10 Stages Of Being Hungover With Your Best Friend

The Hangover Part II
The Hangover Part II

“Are we still on for today?”

It’s a no-brainer when your best friend sends that text and you had a decent night’s sleep and the day on the calendar has been marked for a week. You’ve made plans and you’re sticking to them. The answer is an absolute: YES!

After partying into the wee hours of the morning, that same question becomes a toss up. You know your decision-making ability has been severely compromised. It’s as if your brain was hacked and reprogrammed by Cheech and Chong. Only hours ago, your friends wanted to leave, but you made sure the night kept going strong. Shots? Let’s do shots! Who wants shots? I’m buying ten shots and I’ll drink them myself if none of you want to keep partying. And you actually drank most of those shots. Now, you can’t move. Your phone’s brightness is as low as it goes and it’s causing a headache. You know you can’t turn the lights on in your room, let alone make it to brunch. That leads directly to:

STAGE ONE: LAZINESS.

“Can’t move,” you text your best friend back. You’ve had to use the bathroom for the past hour, but the thought of leaving your bed is worse than peeing in it. Then your bladder forces you out of bed. If there’s anything worse than standing up or peeing your bed, it’s doing laundry for your pee stained linens.

STAGE TWO: THE RALLY.

Once you’re on your feet, you realize you’ve done this walking thing before.

One foot goes in front of the other and you’re more capable than you thought moments ago. Then you remember that your best friend left last night when you did and drank half of those shots, too. If your best friend can make it to brunch, you can do the same. Then you smell yourself. You’ll make it after a shower.

STAGE THREE: GROGGINESS.

The energy required to shower drains you. The water running down your body felt glorious, but now you’re drying off and are spent. With your towel or robe still draped around you, you decide to lie down on your bed. Maybe a power nap will help. Your eyes shut. Twenty minutes later your phone rings. “Hey, I just got here,” your best friend says. “The line is really long. I just wanted to see if I should give my name or if we should go somewhere else.” It’s crucial that you pretend you weren’t sleeping. So, with as much authority as you can muster in your voice, you say, “Put your name down. I’ll be there in a little.”

STAGE FOUR: THE SUPERMAN or WONDER WOMAN.

You’re on the flat of your back with the weight of the world on your shoulders, but your best friend needs you. Like the many superheroes before you, you must save the day. Well, that’s overly dramatic, but in that moment, you pull yourself up, dress, and miraculously make it to brunch in one piece and only fifteen minutes late. Your table is called just as you arrive. Maybe you do have special powers.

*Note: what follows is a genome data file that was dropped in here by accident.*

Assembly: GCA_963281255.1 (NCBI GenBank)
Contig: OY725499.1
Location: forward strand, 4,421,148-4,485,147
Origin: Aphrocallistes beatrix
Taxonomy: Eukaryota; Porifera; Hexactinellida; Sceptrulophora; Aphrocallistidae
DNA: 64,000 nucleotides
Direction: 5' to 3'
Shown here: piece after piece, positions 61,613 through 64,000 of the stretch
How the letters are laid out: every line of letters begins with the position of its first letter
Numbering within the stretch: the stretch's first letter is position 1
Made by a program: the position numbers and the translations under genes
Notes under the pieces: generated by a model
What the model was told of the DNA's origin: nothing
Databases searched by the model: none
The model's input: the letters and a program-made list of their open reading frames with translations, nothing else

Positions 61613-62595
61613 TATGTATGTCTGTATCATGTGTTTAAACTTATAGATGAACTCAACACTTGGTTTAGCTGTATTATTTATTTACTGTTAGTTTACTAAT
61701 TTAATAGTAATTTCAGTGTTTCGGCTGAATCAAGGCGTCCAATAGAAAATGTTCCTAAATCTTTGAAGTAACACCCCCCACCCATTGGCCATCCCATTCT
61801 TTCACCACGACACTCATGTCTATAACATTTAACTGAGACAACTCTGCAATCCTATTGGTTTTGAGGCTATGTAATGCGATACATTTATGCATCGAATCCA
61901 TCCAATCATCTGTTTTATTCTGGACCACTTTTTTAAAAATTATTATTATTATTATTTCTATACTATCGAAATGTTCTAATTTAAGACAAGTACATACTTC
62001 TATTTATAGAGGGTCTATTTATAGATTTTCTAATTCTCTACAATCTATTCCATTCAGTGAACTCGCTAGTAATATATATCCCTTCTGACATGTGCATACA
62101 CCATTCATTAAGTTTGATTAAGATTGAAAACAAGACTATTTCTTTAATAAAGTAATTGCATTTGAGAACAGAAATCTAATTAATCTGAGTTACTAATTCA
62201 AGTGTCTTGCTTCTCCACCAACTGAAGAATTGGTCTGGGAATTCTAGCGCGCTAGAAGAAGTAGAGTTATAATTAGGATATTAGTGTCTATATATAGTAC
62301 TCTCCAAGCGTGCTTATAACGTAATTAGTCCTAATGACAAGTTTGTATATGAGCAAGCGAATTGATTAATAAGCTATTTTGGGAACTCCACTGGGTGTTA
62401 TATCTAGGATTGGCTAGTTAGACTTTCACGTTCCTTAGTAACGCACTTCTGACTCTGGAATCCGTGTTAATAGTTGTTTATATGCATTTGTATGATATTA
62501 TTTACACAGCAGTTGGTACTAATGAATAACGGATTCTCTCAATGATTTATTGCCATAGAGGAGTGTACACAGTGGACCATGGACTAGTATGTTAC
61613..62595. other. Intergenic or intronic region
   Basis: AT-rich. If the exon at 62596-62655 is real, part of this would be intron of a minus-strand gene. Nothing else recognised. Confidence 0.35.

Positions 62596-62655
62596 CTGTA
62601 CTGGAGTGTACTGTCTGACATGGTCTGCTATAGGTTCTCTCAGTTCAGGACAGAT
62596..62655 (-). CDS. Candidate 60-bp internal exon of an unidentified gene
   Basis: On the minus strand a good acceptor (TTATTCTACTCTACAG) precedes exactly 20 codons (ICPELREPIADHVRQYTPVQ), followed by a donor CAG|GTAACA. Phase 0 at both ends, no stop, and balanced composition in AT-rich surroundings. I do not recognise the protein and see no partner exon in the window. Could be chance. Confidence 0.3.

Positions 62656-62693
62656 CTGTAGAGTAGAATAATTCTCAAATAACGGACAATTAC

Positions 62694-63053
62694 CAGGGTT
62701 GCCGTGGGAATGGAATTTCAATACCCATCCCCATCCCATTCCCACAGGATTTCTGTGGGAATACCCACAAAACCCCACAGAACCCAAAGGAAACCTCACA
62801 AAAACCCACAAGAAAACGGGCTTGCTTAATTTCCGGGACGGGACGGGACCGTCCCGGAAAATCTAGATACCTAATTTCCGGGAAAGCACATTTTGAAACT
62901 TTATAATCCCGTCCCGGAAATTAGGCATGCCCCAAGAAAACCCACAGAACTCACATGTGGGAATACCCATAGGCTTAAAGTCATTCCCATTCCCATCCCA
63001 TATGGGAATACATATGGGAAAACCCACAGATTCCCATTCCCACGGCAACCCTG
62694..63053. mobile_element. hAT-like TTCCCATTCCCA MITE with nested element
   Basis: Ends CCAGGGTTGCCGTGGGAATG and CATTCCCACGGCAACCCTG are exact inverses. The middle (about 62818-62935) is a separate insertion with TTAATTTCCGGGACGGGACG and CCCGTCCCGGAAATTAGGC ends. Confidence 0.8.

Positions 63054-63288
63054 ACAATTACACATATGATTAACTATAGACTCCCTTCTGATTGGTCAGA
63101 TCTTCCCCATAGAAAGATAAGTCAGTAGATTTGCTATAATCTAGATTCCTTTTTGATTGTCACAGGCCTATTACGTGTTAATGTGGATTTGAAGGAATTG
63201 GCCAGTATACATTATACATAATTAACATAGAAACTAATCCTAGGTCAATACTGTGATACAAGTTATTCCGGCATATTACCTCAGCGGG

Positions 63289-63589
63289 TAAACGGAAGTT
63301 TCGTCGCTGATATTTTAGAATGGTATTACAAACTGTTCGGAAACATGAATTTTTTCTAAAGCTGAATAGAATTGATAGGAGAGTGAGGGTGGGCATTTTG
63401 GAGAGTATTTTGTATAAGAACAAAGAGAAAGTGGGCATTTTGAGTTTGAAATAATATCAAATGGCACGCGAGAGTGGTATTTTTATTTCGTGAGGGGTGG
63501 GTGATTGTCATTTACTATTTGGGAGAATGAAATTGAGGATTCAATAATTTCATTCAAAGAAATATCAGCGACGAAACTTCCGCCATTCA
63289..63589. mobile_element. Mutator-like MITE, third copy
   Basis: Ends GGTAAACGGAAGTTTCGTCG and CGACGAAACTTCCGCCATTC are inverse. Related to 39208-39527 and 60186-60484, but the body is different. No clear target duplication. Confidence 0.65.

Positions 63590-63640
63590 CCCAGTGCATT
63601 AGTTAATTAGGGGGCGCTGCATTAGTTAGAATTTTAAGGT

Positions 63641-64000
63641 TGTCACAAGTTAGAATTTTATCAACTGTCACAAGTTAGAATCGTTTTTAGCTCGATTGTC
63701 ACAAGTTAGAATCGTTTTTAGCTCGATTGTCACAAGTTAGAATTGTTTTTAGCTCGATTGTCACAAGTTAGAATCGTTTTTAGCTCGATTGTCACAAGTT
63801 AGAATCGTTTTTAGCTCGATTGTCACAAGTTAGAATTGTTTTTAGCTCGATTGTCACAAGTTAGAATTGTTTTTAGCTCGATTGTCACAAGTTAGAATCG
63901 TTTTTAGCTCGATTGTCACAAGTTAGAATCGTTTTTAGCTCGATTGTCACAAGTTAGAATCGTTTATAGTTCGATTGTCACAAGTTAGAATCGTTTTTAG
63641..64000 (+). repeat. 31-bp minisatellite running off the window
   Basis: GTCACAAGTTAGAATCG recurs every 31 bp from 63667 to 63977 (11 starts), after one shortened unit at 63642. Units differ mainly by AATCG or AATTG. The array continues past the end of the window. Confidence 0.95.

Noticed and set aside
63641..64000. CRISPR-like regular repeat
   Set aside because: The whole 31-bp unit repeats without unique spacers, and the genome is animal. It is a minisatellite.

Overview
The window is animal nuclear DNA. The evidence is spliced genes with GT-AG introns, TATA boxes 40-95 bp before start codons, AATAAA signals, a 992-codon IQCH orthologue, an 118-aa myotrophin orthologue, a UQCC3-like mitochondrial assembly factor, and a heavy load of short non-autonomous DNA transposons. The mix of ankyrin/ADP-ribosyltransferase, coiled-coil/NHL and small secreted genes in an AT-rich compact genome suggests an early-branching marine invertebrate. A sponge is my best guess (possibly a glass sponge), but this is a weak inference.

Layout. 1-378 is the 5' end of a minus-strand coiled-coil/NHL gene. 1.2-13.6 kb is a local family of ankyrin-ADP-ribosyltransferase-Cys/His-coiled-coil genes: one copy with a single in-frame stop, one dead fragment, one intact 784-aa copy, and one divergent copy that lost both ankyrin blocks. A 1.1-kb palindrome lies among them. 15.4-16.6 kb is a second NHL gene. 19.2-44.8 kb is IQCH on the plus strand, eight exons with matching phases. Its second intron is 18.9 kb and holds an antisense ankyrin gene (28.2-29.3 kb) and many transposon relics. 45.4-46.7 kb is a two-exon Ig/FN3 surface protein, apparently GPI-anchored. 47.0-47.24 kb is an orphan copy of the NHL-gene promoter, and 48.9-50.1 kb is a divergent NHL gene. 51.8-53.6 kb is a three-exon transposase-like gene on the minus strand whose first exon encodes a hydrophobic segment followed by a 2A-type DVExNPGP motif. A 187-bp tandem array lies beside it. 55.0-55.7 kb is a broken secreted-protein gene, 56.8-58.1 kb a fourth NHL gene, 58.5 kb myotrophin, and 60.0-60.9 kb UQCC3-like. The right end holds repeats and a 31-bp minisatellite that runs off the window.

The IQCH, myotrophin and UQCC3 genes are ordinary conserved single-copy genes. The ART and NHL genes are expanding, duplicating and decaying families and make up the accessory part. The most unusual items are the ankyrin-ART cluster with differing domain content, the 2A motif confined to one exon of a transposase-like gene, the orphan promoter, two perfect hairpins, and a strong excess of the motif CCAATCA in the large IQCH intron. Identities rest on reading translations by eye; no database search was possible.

STAGE FIVE: CAFFEINE AND GREASE.

Those are the only things going through your mind. The server barely has said, “Hi” and you’ve already ordered without looking at the menu. You’re not messing around. The sooner the coffee arrives, the sooner you’ll almost feel like a person again.

STAGE SIX: ‘WHAT HAPPENED LAST NIGHT?’

This is when you and your best friend walk each other through the previous night. “I can’t believe we did five shots each at last call.” Yeah, we’re awesome like that. “Do you remember throwing up all over the pool table ten minutes later?” That didn’t happen. “Oh, it totally did.” That explains the smell this morning. “What smell?” Don’t worry about it.

STAGE SEVEN: ZONING OUT.

At this point, your coffee and food have arrived. Your friend is talking about this thing or that. You’re smiling and nodding in agreement, enjoying the greatness that is your meal when your best friend says, “I can’t believe you think I’m in the wrong.” Oh, sorry. No way, you’re definitely right. What were you saying again?

STAGE EIGHT: ANGER.

“You haven’t been paying attention at all,” your best friend calls you out. You start laughing, which just infuriates your best friend that much more. You’re both feeling uneasy, frustrated, and now you’re arguing over whether Madonna or Whitney Houston is the more talented singer and performer. And you’re making a compelling case for Whitney, but your friend believes Madonna is the clear winner. You’re both pissed, calling each other names, and giving extremely unnecessary, personal digs.

STAGE NINE: APOLOGIZING.

You’ve both been acting childish and know it’s all because of your hangovers. Whitney Houston is clearly the more talented singer and performer. You’ve also been through a lot together and the reason why you’re so hard on each other is because of your mutual love, respect, and comfort level. You don’t have a better friend in the world than the person sitting across from you. You both feel that way. But you don’t always show it, especially when you’re not feeling like yourselves. “I’m sorry.” I’m sorry, too. You hug it out and head to your respective homes.

STAGE TEN: EXHAUSTION.

When you arrive home, you sit on your couch, turn on Netflix, and only move to drink water or when the delivery person shows up with dinner. When you’ve finished watching the entire season of Unbreakable Kimmy Schmidt, you know it’s time for bed. Before you set the alarm on your phone for the next day, you send a text to your best friend: Fun times today. Thanks for putting up with me. You’re the greatest! And your best friend will reply, “No worries. Last night was legendary. Until next time…”

Soon enough you’ll be reliving the cycle all over again knowing that best friends who drink together have to deal with hangovers together. TC mark

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